Major changes at the
University Oval could bring ''top tier'' cricket tests and
day-night one-day internationals to Dunedin.
Otago Cricket Association chief executive Ross Dykes outlined
a plan at yesterday's Dunedin City Council annual plan
hearings to install lighting, costing about $2 million, and
increase the ground's capacity by 2000.
The plan, supported by New Zealand Cricket, would give the
ground a normal capacity of 5500, which could be lifted to
about 8000 with the addition of temporary seating, Mr Dykes
The extra capacity - gained by extending the ground's
embankment - would mean more tests at the ground against the
likes of Australia and India.''
New Zealand Cricket have said if you can increase the
capacity you will get an Australian test match [when they
tour in 2016],'' he said.
Having lights would allow day-night games at the ground,
which was important because they provided a ''better fit''
for Asian viewers, who represented cricket's largest
Increasing the size of the embankment would require removing
poplar trees, closing parts of Logan Park Dr and encroaching
on parts of Logan Park field.
Mr Dykes understood the trees were to be felled anyway.
Otago Cricket hoped work could begin as early as April next
year, and wanted the council's ''in principle'' support as
soon as possible.
This would allow Otago Cricket to ''guarantee future games''
with New Zealand Cricket (NZC) and signal changes to the
cricketing world during next year's Cricket World Cup, with
three games being hosted at the ground.
''It's a major event which is going to broadcast worldwide
and it's an ideal opportunity ... to spread the gospel.''
Otago Cricket Association chief executive Ross Dykes is
seeking support from the Dunedin City Council to extend the
embankment at University Oval. Photo by Gerard O'Brien.
It would also ''future-proof'' the ground and ensure it
remained the top cricket ground in the South Island. This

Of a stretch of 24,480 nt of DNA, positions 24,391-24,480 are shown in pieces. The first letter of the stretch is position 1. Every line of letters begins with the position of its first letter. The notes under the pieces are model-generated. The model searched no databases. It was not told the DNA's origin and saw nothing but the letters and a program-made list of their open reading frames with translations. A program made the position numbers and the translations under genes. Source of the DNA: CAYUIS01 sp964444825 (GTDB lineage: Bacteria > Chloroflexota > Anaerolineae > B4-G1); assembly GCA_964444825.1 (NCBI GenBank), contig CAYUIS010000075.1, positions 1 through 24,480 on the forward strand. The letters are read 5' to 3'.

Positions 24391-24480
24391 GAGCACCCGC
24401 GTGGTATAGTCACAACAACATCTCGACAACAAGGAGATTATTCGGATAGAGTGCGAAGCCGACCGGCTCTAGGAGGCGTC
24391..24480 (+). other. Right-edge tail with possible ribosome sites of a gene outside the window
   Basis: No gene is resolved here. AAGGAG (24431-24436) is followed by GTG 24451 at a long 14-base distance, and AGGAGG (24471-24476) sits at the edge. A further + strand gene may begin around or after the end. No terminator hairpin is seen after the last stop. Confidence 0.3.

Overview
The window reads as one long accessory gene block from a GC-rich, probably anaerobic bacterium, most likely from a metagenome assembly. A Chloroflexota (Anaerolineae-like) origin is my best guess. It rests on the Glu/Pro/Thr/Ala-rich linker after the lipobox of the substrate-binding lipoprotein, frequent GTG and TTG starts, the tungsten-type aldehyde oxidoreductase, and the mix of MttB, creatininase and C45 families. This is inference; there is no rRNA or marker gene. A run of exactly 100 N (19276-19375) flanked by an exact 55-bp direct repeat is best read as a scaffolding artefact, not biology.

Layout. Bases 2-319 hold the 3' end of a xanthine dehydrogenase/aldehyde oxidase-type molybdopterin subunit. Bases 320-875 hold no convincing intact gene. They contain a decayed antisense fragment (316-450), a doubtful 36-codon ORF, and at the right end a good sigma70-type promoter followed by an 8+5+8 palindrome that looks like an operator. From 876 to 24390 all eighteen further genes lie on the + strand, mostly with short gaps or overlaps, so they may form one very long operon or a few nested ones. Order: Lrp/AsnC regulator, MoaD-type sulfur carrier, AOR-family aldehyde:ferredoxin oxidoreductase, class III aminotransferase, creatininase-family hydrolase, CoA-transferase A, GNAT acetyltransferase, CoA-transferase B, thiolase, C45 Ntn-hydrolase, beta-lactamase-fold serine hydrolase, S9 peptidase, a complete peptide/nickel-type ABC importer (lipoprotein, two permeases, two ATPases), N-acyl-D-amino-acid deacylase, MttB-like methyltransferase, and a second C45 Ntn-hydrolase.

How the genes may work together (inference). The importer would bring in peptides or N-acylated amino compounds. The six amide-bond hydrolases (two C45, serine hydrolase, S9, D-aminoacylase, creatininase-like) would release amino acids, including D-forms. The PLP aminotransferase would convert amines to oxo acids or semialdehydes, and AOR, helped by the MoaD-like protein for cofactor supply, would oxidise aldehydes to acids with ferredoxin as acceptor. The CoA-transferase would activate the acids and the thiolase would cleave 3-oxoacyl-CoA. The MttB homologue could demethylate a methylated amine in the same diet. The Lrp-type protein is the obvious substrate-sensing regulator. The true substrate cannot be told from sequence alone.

status was under threat from Christchurch, with work to get
Hagley Park up to international standard due to be completed
next cricket season.
''They will be the preferred South Island option if we [do
not stay] ahead of them.
''I just don't like the idea of Christchurch getting ahead of
Cr Richard Thomson asked what kind of support Otago Cricket
needed from the council, seeing as it was not asking for
Mr Dykes said the extension would require the council to
approve the poplar trees being cut down and for part of Logan
Park Dr to be closed.
''It really is clearing the way, via permission if you like,
and saying `Yes, if you guys get the lights up, we can help
you increasing the capacity'.''
In response to a question from Cr Aaron Hawkins, Mr Dykes
said improvements would also be good for the domestic game,
with a lack of lights preventing this season's twenty20 final
from being held in Dunedin.
Mr Dykes tabled letters of support from Sport Otago and NZC
and a ''bird's eye'' plan of the changes to the ground,
showing the extent of the enlarged banking and location of
four light towers.
In NZC's letter, chief operating officer Craig Presland spoke
of the importance of having lighting.
Its broadcasting agreement stipulated all one-day
internationals be played at night, and day games would
''almost certainly not be an option in the future''.
The possibility of day/night test matches meant lights would
also ''future-proof'' the ground as a test venue.